How do you know? Can't items be deleted from the call log? Applying Occam's Razor, I'd say someone used your phone and then deleted the info from the call history. It is true that call ID information is easy to spoof, but in this case there's an even simpler possible explanation -- people had access to your phone and (unless your phone is different from the cell phones I've used) there's nothing here that would prove no-one used your phone.
posted by winston at 5:46 PM on June 30, 2008


Nobody had access to my phone at the hour the call to my friend was made. I was at home, asleep, with my girlfriend and our many, many pets. My phone was in my bag in a room people had access to many hours earlier.
posted by palegirl at 6:15 PM on June 30, 2008


...Let me get this straight -- your girlfriend's ex was at a party, where he most likely was drinking, denies having called you to leave a message from said party -- and you believe him?

Sorry, that was a little harsh of me...but I have a hunch it may be more likely that he tried a drunk-dial thing, but then after he sobered up realized it was a boneheaded thing to do, and is now desperately trying to pretend it didn't happen so the whole thing blows over.

As for the "it was a call from my phone" thing -- hell, I got a call on my cell that was placed by my friend's ASS. Hs phone was in his back pocket, and he happened to move in such a way that it triggered his speed-dial for my cell phone. So I got this bizarre message that sounded like rustling curtains with muffled talking in the background. It took us several minutes discussion later to figure out that that's what had happened. So if my friend's butt can manage to place a call, anything is possible.
posted by EmpressCallipygos at 6:23 PM on June 30, 2008


"but her phone shows my phone number as the received call, and the voicemailer explicitly says she's calling from my phone."

That strikes me as suspicious, like the kid who proclaims, "I didn't eat any cookies!" before anyone ever accuses him of reaching into the cookie jar.

Many, many times I have called someone from someone else's phone. Sure, I'll say, "Hey, it's fogster" at the start of the call or message so they're not confused, but, "Hey, this is fogster calling, and I'm using trokair's phone!" is just weird unless I had been harboring a crush on trokair's phone or something and was ecstatic to be using it.

It sounds like she's really trying to stress that it was your phone, since it's just an odd thing to mention, or at least it sounds that way from your account. And since she was really trying to stress a detail that would ordinarily be irrelevant and uninteresting, it seems to me to further strengthen flug's guess that it's spoofed caller ID.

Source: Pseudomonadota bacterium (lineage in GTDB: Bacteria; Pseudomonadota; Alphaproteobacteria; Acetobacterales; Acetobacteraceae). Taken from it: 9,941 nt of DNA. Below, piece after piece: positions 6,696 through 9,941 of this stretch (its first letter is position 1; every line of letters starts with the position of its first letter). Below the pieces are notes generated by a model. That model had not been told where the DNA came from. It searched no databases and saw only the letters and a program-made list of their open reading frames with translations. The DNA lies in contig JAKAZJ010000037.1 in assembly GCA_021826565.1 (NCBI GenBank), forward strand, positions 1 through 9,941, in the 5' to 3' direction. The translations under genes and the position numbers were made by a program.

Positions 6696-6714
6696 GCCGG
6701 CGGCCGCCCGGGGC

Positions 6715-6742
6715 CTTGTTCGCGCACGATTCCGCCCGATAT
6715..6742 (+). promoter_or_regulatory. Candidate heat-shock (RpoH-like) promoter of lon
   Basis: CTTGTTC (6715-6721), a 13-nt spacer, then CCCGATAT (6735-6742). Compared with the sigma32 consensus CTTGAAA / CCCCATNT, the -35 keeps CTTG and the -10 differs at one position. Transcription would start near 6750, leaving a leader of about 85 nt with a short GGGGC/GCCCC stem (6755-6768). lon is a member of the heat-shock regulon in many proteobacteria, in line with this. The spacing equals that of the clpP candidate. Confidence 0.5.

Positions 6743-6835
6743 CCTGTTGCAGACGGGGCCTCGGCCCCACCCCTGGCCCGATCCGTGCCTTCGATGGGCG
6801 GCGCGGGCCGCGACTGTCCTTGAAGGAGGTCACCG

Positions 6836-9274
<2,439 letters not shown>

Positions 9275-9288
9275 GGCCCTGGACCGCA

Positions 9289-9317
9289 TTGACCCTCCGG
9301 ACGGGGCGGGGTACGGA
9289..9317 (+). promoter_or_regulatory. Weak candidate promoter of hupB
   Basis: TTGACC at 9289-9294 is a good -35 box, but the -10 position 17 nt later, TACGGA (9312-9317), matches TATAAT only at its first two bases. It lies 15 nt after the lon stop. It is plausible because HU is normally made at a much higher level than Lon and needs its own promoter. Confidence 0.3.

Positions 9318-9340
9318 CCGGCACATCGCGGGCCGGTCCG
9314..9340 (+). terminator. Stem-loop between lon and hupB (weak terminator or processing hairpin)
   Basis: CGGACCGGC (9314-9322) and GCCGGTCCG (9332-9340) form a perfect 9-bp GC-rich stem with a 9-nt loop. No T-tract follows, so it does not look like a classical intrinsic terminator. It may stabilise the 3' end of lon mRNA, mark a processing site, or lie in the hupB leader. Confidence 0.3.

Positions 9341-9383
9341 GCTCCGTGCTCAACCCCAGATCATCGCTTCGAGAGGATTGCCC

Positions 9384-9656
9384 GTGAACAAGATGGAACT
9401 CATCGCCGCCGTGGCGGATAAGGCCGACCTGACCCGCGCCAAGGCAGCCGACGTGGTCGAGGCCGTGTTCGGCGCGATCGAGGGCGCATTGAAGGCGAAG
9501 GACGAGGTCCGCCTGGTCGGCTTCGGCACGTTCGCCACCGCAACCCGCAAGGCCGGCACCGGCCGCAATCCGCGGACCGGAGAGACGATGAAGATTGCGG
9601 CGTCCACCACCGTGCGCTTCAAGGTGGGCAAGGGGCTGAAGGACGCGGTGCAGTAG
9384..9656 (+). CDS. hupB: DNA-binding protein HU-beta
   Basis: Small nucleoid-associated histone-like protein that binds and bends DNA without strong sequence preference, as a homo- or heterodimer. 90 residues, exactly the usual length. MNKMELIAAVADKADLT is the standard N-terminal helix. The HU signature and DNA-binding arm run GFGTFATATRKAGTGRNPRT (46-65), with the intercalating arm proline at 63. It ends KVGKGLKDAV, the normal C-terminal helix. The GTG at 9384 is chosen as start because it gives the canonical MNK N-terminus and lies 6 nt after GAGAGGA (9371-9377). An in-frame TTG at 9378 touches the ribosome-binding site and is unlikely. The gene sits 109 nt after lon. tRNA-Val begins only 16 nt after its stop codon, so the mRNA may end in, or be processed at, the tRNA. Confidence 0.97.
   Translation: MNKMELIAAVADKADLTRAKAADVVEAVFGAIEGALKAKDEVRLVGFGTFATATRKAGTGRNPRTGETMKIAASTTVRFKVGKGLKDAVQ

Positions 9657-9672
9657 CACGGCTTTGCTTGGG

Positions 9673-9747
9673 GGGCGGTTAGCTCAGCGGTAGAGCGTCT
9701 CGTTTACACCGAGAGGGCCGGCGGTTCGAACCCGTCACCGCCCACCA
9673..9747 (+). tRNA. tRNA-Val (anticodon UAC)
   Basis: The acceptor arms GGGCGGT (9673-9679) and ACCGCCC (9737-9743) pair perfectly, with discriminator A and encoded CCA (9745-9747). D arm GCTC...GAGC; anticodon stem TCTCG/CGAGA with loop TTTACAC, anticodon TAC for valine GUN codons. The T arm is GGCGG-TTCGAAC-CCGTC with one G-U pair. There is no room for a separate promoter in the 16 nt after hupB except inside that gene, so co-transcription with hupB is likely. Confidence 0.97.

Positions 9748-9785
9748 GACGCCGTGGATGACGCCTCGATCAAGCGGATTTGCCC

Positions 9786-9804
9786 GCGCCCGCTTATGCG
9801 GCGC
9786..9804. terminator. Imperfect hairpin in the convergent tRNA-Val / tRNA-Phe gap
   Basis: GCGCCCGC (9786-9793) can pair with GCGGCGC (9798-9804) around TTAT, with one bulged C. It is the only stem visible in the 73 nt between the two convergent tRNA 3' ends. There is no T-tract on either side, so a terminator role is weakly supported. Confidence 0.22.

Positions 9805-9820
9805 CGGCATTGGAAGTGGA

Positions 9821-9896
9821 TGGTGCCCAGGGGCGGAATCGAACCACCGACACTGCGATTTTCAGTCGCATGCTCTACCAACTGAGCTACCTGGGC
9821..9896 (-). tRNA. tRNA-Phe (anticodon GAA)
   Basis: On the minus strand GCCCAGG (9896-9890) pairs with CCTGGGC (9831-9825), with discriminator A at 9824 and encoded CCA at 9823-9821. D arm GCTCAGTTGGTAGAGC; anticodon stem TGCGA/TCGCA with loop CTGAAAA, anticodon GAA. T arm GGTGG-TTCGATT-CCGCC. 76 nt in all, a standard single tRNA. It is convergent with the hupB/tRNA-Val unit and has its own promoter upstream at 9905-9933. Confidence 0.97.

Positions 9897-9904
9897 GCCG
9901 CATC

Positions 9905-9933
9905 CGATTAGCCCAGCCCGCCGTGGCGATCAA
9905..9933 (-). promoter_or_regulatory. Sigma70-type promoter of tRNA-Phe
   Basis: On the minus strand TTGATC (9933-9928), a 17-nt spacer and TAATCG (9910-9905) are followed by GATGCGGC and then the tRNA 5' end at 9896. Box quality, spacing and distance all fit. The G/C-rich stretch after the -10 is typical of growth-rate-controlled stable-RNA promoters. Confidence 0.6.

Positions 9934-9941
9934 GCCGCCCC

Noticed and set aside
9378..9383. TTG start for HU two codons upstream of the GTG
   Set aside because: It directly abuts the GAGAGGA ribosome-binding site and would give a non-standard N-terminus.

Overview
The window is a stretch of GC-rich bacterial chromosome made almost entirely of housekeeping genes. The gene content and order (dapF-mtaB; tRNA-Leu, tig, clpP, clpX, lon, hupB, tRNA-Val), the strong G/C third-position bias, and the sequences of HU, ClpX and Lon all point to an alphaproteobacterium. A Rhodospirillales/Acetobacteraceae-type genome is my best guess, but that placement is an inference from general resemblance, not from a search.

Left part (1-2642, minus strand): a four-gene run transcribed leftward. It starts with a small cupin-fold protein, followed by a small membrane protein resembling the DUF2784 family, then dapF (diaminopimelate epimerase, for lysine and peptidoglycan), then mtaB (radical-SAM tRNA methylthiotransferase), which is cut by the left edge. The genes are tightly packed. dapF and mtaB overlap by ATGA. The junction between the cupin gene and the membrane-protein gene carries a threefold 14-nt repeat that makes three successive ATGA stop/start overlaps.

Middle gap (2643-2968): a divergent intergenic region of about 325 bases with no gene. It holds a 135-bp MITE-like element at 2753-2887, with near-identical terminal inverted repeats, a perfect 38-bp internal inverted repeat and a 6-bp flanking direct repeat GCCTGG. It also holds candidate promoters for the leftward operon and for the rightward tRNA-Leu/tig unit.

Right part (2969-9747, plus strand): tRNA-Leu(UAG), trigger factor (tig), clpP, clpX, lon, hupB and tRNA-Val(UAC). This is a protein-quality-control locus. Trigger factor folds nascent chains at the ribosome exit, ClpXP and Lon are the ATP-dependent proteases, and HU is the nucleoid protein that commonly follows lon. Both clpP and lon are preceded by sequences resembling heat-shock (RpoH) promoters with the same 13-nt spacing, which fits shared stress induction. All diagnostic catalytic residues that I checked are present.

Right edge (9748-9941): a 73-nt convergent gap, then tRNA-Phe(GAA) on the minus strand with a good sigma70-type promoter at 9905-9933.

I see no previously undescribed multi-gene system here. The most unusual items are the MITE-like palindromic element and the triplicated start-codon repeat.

posted by fogster at 8:28 PM on June 30, 2008


Let's see if some simple logic will work this out:

1. Man A is dating Woman B;

2. A call is spoofed from Man A's phone by a third party, to a girl friend of Man A, and the third party emphasizes it's from Man A's phone before dropping some fake drama, all anonymous;

3. A call is spoofed from an ex-boyfriend of Woman B to Man A's phone.

If we assume that the same person made both phone calls (likely, given the timing of the whole thing) and that there's no reasonable way to assume that those two phone calls could actually break up or introduce doubt into the relationship between Man A and Woman B, there's only one reasonable thing to assume: someone who was not in full possession of their faculties (ie drunk) and had an awareness of your relationships (between Man A, Woman B, girl friend of Man A and ex-boyfriend of Woman B) thought this would somehow introduce amusing drama into the social group.

So -- of the people you were with, who had your phone number, your girl friend's phone number, your girlfriend's ex-boyfriend's number, was drunk, is a girl, and likes fucking with people for their own amusement? Unless you hang out with a lame bunch of folks, I bet you are thinking of a specific person right now.

If so, don't confront them -- just use caller ID spoofing to make a call that seems to be coming from their own number back to them, and have a work buddy who they've never met or spoken to on the phone leave a cryptic but non-threatening message.
posted by davejay at 10:28 PM on June 30, 2008


« Older Looking to start a 20k+ reques...   |  I would like to buy a scooter ... Newer »
This thread is closed to new comments.